The blood of innocents has been spilt, a terrible sequence of events has been set in motion. The forces of darkness are on the move.
Deep underground, an army of light prepares itself for the oncoming war.
The Doctor’s used to winning. Stumbling in, reading the face of the enemy, and then beating the odds but what if this time he’s got it wrong? Charley and C’rizz think he has.
Stripped of all that is familiar, just who is the Doctor? Major Koth thinks he knows.
Lost among the dark caverns of an unknown world, has the Doctor finally met his match?
Paul McGann is the Doctor in The Twilight Kingdom.
Paul McGann (The Doctor)
India Fisher (Charley Pollard)
Michael Keating (Koth)
Alan Rothwell (Janto)
Ann Carus-Wilson (Vayla)
Dale Ibbetson (Quillian)
Jeremy James (Bryn)
Vivien Parry (Tysus)
Alison Sterling (Koth’s Wife)
Stephen Perring (The Kro’ka)
Written By: Will Shindler
Directed By: Gary Russell
X X X X X
The Eighth Doctor’s has a bit of a go, hasn’t he?
He wakes up with amnesia, barely defeats the Master to save the Earth, snogs a hot redhead surgeon, hangs around with Mary Shelley, saves an Edwardian Adventuress from her certain demise, encounters the Cybermen, saves the population of a drowning Venice, gets amnesia, prevents an alien invasion of Earth with the assistance of Orson Welles, enjoys plum pudding inside of a time loop, races through time to stop a madman and his alien masters, stumbles through darkness external and internal, encounters the Daleks as they attempt to erase Shakespeare from existence, finds that saving his good friend might cause the entire Web of Time to collapse, gets amnesia, ends up exiled to another universe where he’s forced to merge his body with his companion in order to escape, watches as said companion is turned into an insect for breeding purposes by an alien race, and finds his memories used by a totalitarian society to ferment revolution.
Based on the above, one would think the poor Time Lord is due for a nice, easy, run of the mill adventure by Doctor Who standards…
The Twilight Kingdom is the season finale for the “third season” of the Eighth Doctor and also for the “first season” of the Divergent Universe storyline. The Doctor, Charley, and C’rizz find themselves in an underground military installation whose inhabitants are acting very strangely. It’s the type of story that has all of the trappings of classic Who, but it fails to provide any additional details or effort to make the story stand out, moving in a “paint by numbers” fashion that cause the serial to fail as a story and ESPECIALLY fall short as a season finale!
Once again, the Doctor and his companions, Charley and C’rizz, find themselves passing through the Interzone with the “permission” of the Kro’ka. Emerging in a lush jungle teeming with life, the trio discover a recently crashed hover-skimmer and its driver…a skeleton, covered in moist soil, that appears to have been dead longer than the wreckage would otherwise indicate. The trio are soon captured; the Doctor and C’rizz by a group of soldiers hunting for one Colonel Koth, leader of a rebellion against the local government, and Charley by a soldier working for Colonel Koth. All converge in an underground cavern which serves as the hidden base for the rebels. As the trio watch, Colonel Koth welcomes his pursuers as new recruits by forcing one of the soldiers who came to capture him to shoot his colleague in cold blood! The Doctor realizes Koth has a mental hold over his followers, and that anyone who is transferred or promoted from the camp is never seen again, but finds himself confused when Charley and C’rizz sympathize with the rebels and demand the Doctor help them! There is obviously more to the rebels and Colonel Koth than meets the eye, but for once, is the Doctor wrong and possibly placing himself on the losing side?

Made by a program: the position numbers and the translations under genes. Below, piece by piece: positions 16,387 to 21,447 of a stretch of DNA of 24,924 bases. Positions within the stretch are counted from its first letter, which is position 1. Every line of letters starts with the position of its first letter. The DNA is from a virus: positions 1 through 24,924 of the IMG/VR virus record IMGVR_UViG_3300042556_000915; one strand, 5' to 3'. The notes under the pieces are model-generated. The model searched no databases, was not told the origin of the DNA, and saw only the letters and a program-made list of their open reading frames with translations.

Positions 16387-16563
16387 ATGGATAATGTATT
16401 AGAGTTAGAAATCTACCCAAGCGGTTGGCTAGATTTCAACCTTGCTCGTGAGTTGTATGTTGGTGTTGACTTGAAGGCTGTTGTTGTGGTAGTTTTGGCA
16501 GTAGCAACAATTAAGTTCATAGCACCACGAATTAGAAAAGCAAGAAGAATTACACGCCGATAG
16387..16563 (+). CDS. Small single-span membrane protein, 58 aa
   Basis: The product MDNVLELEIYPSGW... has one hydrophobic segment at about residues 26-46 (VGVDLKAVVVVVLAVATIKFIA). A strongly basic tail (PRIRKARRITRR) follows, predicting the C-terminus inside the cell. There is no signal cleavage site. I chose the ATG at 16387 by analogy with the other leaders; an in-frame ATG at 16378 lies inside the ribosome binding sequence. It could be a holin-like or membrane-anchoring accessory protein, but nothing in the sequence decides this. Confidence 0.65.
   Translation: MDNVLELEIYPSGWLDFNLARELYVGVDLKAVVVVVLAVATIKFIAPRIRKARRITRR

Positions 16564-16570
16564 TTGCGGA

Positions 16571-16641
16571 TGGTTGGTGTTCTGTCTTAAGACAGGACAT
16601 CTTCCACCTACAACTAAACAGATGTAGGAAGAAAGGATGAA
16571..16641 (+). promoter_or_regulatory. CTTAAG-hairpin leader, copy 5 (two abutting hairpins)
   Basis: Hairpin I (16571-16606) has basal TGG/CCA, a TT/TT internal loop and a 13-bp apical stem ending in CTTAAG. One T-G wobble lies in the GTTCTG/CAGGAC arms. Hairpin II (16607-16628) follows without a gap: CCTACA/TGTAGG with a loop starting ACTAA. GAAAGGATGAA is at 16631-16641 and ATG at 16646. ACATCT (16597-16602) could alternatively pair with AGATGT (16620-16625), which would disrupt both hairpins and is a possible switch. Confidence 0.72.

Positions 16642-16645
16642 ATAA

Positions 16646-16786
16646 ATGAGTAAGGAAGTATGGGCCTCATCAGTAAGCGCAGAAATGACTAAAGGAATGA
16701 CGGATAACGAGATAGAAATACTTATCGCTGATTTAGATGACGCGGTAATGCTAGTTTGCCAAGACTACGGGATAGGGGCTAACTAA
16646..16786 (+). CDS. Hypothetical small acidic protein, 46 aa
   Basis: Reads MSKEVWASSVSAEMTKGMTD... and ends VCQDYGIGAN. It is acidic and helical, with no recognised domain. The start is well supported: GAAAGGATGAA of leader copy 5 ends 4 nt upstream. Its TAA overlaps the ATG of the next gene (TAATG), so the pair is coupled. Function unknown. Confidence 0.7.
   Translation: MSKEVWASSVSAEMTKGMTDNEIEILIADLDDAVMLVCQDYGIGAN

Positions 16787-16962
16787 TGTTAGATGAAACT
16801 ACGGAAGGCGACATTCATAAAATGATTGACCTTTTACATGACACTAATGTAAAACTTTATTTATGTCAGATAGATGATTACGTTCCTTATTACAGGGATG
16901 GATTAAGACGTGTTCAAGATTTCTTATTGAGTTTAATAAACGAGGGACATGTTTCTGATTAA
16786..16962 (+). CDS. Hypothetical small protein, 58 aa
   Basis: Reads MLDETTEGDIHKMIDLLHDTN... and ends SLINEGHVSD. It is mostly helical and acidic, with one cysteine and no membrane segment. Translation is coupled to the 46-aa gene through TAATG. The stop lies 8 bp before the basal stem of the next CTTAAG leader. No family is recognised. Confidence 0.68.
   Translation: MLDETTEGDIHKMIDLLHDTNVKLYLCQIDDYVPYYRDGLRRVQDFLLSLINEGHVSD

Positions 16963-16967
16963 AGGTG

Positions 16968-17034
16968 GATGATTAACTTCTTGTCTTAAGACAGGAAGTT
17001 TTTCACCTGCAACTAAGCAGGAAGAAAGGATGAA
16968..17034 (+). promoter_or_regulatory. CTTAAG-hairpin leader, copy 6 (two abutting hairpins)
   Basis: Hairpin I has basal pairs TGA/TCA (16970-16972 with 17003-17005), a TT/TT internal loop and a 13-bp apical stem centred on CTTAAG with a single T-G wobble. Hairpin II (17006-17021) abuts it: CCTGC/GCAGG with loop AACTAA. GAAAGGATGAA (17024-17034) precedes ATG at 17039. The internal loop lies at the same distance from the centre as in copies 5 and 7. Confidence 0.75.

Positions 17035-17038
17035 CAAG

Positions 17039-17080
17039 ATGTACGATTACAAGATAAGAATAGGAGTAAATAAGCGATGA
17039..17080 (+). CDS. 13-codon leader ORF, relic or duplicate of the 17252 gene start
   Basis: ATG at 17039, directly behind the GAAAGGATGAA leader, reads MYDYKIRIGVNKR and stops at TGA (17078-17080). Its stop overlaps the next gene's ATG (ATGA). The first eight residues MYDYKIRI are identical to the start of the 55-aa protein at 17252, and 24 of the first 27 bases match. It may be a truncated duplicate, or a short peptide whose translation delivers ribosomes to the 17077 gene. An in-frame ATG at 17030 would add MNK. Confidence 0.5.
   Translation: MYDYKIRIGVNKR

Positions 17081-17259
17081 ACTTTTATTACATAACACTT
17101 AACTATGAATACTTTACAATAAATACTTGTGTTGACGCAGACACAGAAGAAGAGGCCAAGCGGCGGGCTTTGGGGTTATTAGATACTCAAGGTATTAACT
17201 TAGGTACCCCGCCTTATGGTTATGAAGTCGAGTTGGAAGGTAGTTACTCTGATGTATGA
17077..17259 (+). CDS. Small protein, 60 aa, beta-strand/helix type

Will Shindler has a vast and varied resume as a television writer. With regards to Doctor Who, he has penned two audios for Big Finish, both Eighth Doctor stories; Scaredy Cat and The Twilight Kingdom. Shindler lays out the story in a manner familiar to long-time viewers of the show (and of science fiction in general), in that we have a group of soldiers fighting against the government, with rebels and outsiders sneering and being leery of each other, while a more sinister character lurks in the background. Shindler plants some interesting seeds along the way, such as the true purpose of the soil and water that the characters keep discovering, or why Charlie and C’rizz are so opposed to the Doctor and just why the Doctor has to stick around and figure out what’s going on. But while the seeds are planted in familiar ground, they’re not given a chance to fully ripen. Shindler’s script is the very definition of the phrase “tell don’t show.” The characters don’t take the time to explain, only exclaim, delivering vital information via boring exposition that dumps the situation on the listener without attempting to disguise the delivery. Perhaps hindered by the audio format after working within the visual for so long, Shindler lays out everything plain as day, and then fails to follow-up or truly deliver on them. It’s a case of “C’rizz is angry at the situation,” without attempting to truly explain or explore why C’rizz is angry. When it’s revealed why C’rizz is angry, it’s done in a straight forward, matter of fact way before moving on to the next plot point. Shindler delivers up the standard clichés and does nothing new with them, or attempt to expand upon them other than “here’s the deal, and we are moving on from here.”
This has been a weird cycle for Paul McGann, who’s alternated great performances with a series of lackluster turns. Now, that’s not fair to McGann; it’s a patch on The Twilight Kingdom’s weak script. All four stories for this “second season” were recorded over the course of a week. The Natural History of Fear was the first story to be recorded, and Scherzo was the final tale put to tape. So you can’t blame McGann sleepwalking his way through this one on fatigue. He touches upon the same personal concerns as he did in Scherzo, the lifetimes worth of pain and loneliness, but not with nearly the same pathos. When the Doctor has his typical thoughts and actions, of fighting for his friends, bringing down the regime, conquering evil, McGann just sounds bored. If the script had invested more time in the truth reason why the Doctor was so concerned with saving the day, McGann’s half-hearted performance could have been explained via the plot. Sadly, it’s glossed over, so the Doctor, and McGann, just sounds like he’s going through the motions that the script calls for and giving little effort otherwise.